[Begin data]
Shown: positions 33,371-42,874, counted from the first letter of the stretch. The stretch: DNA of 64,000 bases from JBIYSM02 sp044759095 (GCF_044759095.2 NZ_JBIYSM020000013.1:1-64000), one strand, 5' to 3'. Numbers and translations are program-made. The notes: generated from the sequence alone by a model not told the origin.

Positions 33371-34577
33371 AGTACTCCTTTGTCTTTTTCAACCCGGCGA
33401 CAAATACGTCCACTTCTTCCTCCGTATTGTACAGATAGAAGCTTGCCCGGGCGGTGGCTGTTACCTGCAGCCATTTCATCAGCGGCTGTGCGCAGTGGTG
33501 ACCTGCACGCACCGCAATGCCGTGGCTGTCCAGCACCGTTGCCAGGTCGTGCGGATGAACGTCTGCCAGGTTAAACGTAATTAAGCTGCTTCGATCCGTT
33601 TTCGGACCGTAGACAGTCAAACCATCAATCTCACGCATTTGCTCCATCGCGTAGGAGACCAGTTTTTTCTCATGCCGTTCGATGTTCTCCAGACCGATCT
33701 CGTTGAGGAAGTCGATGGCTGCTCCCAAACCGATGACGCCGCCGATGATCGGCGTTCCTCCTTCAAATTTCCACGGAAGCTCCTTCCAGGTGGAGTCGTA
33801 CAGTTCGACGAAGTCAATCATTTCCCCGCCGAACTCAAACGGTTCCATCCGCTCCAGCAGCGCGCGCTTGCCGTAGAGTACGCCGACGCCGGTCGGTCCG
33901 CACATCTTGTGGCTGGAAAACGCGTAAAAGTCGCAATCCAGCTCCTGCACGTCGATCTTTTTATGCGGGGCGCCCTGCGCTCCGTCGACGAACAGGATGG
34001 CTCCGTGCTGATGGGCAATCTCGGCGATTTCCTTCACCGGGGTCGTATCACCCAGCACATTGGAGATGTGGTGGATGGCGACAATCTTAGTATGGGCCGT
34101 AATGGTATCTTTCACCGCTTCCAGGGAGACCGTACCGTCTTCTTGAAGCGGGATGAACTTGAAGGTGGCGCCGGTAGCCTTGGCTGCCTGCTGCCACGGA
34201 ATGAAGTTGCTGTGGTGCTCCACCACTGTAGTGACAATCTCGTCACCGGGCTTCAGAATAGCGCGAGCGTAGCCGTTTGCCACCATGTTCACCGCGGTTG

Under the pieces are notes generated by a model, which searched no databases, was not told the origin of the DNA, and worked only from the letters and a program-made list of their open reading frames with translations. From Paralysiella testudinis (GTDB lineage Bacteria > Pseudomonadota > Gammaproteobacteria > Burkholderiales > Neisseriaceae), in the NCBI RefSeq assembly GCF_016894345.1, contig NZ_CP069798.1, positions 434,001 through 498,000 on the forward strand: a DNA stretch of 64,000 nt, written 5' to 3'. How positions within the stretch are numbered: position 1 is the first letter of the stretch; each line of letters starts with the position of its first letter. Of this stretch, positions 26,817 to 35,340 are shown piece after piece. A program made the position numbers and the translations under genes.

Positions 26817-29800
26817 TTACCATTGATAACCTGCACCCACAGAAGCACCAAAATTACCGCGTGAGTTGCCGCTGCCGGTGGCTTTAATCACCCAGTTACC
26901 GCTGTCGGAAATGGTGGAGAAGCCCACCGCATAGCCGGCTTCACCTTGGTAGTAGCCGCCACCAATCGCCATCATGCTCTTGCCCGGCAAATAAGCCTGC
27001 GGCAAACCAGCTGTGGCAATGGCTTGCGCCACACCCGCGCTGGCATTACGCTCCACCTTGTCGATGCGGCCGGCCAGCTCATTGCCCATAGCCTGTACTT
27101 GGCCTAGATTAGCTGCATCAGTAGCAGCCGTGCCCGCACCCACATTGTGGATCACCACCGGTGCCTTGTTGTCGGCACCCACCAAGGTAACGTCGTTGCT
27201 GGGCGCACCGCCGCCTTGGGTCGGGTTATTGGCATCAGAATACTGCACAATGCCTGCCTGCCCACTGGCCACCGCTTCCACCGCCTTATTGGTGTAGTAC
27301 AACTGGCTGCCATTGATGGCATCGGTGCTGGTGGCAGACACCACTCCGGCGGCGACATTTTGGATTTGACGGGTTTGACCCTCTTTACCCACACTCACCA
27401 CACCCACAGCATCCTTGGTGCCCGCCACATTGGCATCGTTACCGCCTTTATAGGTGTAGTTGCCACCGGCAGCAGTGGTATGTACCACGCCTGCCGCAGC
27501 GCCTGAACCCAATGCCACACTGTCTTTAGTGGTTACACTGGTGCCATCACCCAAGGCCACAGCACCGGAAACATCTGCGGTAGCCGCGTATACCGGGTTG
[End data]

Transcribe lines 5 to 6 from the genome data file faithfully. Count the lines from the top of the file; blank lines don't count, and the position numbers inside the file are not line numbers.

33501 ACCTGCACGCACCGCAATGCCGTGGCTGTCCAGCACCGTTGCCAGGTCGTGCGGATGAACGTCTGCCAGGTTAAACGTAATTAAGCTGCTTCGATCCGTT
33601 TTCGGACCGTAGACAGTCAAACCATCAATCTCACGCATTTGCTCCATCGCGTAGGAGACCAGTTTTTTCTCATGCCGTTCGATGTTCTCCAGACCGATCT